General Motors Co. is cutting hundreds of executive-level and salaried jobs as it looks to cut costs and streamline operations, a person briefed on the matter told Reuters on Tuesday.
The global reductions are in the “low hundreds,” the person said.
GM Chief People Officer Arden Hoffman said in a letter to employees on Tuesday the Detroit automaker is “committed to $2 billion in cost savings in the next two years, which we’ll find by reducing corporate expenses, overhead, and complexity in all our products.”
GM disclosed the $2 billion cost cut target in January. The automaker said in January it did not plan layoffs and on Tuesday did not characterize the cuts as layoffs.
GM said the job action Tuesday “follows our most recent performance calibration and supports managing the attrition curve as part of our overall structural costs reduction effort.”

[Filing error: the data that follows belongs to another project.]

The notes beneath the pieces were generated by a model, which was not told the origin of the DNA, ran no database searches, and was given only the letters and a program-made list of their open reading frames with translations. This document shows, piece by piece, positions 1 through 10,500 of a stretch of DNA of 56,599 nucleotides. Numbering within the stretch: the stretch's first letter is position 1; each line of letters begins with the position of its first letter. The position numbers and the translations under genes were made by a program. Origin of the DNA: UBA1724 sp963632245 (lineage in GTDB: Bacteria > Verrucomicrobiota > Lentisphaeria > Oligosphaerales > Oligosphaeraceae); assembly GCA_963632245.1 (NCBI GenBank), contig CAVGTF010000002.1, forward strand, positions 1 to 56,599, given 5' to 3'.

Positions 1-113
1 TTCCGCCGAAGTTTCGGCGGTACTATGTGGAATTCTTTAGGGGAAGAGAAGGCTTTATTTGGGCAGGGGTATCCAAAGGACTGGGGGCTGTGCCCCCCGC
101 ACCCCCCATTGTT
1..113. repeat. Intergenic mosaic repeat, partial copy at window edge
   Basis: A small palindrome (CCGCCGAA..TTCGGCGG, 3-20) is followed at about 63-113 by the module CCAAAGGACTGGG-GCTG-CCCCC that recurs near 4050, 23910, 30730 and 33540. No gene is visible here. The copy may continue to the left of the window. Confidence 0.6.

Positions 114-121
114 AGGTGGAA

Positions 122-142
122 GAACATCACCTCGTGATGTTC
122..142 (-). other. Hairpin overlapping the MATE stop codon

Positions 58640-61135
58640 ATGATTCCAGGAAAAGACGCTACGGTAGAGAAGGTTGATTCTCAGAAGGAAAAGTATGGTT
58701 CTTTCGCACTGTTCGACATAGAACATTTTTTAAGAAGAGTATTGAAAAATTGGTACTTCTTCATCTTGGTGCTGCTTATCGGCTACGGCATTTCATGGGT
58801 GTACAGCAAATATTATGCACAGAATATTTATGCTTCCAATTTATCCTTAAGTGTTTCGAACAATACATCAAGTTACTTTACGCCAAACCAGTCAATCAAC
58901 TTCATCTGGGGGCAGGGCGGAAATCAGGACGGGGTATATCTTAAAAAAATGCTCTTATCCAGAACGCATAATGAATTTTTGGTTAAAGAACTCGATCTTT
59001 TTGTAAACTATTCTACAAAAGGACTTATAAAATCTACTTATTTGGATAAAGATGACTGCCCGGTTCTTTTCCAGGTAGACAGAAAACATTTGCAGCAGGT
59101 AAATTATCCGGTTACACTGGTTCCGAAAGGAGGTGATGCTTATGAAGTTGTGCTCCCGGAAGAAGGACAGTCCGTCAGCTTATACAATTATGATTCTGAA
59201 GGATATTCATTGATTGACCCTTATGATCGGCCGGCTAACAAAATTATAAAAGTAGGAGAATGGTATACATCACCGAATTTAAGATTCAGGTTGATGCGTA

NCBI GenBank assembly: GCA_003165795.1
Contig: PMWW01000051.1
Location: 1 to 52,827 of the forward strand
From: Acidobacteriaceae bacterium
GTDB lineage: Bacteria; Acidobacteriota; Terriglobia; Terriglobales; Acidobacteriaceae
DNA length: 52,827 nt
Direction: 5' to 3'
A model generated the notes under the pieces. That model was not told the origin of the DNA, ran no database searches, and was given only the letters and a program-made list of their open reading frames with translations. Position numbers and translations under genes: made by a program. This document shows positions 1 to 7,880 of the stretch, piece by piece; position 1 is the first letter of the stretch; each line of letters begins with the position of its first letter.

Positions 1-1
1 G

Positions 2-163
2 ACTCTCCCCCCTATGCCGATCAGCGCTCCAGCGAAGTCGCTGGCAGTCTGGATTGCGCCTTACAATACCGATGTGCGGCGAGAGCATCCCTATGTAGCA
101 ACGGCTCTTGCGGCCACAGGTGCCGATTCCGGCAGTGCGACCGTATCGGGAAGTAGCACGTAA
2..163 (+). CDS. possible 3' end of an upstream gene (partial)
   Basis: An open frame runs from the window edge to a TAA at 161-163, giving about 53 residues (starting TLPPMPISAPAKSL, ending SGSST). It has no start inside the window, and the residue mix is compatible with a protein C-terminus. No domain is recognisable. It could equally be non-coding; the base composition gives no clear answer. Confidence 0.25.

Hoffman said “in an environment where our competitors’ margins are improving, it’s imperative that we act now and focus on our own efficiency.”
Hoffman added that “to deliver on our commitments and to beat the competition, we need to have the winning team, bar none. We need a culture shift that enables us to hold ourselves accountable for achieving the higher levels of operating that are now required.”
GM shares closed down 1.5%.
Hoffman said “globally, employees and leaders will be equipped with options to address any issues with greater urgency, so we can achieve our boldest goals…. This is a fundamental cultural shift to be more performance-driven and accountable.”
Earlier this month, Ford Motor said it was cutting one in nine jobs in Europe, axing 3,800 roles in product development and administration as part of a drive to lower costs in the region and concentrate engineering know-how in the United States.
Stellantis. and unions on Monday signed an agreement to cut up to 2,000 workers from the carmaker’s Italian operations this year through voluntary redundancies. On Tuesday, Stellantis indefinitely idled a plant in Illinois that employs about 1,350 workers. – Reuters